When I searched up “definition of stress” on, one of the definitions it provided me was:

“a state of mental or emotional strain or tension resulting from adverse or very demanding circumstances.”

After reading the definition, I was concerned about how many teenagers in the United States or within a community actually experience stress, so I did my research.

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On, I began my research by typing “teenagers and stress” believing I would come across an article, blog, or anything that would give me factual information. While scrolling through google, I found one Huffington Post website that could guide me to upstream.




Before I did any kind of research on my topic, I wanted some background knowledge on Huffingtonpost in general. On wikipedia, it states Huffingtonpost, “is a liberal American news and opinion website and blog that has both localized and international editions. It was founded in 2005 by Andrew Breitbart, Arianna Huffington, Kenneth Lerer, and Jonah Peretti. The shit offers news, satire, blogs, and original content and covers politics business, entertainment, environment, technology, popular media, lifestyle, culture, comedy, healthy living, women’s interest, and local news.”

It is clear to see Huffingtonpost publishes different genres so people can have access to their interest. However, it is important to notice that not only does it publish American news, a lot of posts can be opinion based; therefore, it is always important to keep in mind that it cannot be completely reliable.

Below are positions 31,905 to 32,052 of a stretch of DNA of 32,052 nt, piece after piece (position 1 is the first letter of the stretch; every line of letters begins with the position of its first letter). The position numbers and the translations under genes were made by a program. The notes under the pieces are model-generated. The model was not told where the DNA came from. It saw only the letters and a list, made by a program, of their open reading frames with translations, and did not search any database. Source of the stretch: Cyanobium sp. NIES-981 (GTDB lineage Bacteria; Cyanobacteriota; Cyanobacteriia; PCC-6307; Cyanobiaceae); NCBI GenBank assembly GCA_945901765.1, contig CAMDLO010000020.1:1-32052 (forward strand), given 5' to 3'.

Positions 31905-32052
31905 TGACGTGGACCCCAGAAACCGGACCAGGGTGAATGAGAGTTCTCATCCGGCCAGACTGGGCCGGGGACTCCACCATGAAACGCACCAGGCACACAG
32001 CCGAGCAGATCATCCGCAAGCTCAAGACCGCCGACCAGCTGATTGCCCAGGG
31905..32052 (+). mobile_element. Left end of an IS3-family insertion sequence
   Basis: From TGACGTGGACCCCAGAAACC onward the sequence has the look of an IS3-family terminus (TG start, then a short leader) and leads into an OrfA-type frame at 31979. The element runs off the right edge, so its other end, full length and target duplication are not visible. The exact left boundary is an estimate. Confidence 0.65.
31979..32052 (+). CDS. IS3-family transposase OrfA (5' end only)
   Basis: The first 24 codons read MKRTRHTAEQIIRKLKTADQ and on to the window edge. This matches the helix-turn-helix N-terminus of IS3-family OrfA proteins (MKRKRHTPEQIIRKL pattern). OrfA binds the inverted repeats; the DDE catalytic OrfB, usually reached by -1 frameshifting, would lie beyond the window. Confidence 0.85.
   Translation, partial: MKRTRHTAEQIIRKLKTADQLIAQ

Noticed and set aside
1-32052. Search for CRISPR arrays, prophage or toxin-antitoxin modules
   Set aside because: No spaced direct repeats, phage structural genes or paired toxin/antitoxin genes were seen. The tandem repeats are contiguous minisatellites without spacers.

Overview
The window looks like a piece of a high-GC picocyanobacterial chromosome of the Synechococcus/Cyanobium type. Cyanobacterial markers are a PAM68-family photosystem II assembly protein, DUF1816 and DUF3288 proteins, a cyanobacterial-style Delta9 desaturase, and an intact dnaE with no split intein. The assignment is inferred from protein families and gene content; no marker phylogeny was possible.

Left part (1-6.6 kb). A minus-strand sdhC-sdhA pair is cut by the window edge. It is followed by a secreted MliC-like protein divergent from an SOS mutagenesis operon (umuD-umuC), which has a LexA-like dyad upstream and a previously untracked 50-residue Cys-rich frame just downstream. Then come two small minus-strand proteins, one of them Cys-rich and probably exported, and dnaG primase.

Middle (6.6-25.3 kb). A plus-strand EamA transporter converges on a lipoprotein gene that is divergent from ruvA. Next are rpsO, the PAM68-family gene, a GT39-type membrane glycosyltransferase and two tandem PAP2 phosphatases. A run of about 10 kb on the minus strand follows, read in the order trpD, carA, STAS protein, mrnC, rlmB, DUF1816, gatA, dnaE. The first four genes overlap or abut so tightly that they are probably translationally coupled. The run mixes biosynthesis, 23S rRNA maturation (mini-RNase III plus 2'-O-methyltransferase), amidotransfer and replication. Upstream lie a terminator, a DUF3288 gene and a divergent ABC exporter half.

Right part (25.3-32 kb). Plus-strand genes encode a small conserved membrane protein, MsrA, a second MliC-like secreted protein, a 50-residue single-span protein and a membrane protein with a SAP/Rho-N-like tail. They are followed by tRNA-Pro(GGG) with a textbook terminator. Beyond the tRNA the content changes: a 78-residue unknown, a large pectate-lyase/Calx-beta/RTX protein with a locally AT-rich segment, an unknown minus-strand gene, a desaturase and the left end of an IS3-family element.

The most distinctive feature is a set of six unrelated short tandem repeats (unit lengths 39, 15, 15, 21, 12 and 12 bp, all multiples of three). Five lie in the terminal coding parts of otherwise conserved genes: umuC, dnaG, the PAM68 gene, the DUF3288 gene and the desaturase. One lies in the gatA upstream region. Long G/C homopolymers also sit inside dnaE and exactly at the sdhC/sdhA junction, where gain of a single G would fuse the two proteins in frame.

When I looked on the Huffingtonpost website, one of the first things I’ve noticed was a video.

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<!– TAG END { date: 02/26/18 } –>” target=”_blank” rel=”noopener”>Interview Video

In the video, a news anchor was interviewing a doctor from the American Psychological Association’s Stress in America who researched teenagers who were under stress. During this interview, the researcher shared the results of what the association had discovered for the past few years.

Also, while carefully reading the Huffingtonpost, whenever a claim was made, there is always a source that they hyperlink to. To make sure, I went to click on the hyperlinks to see if they were sources that seemed reliable.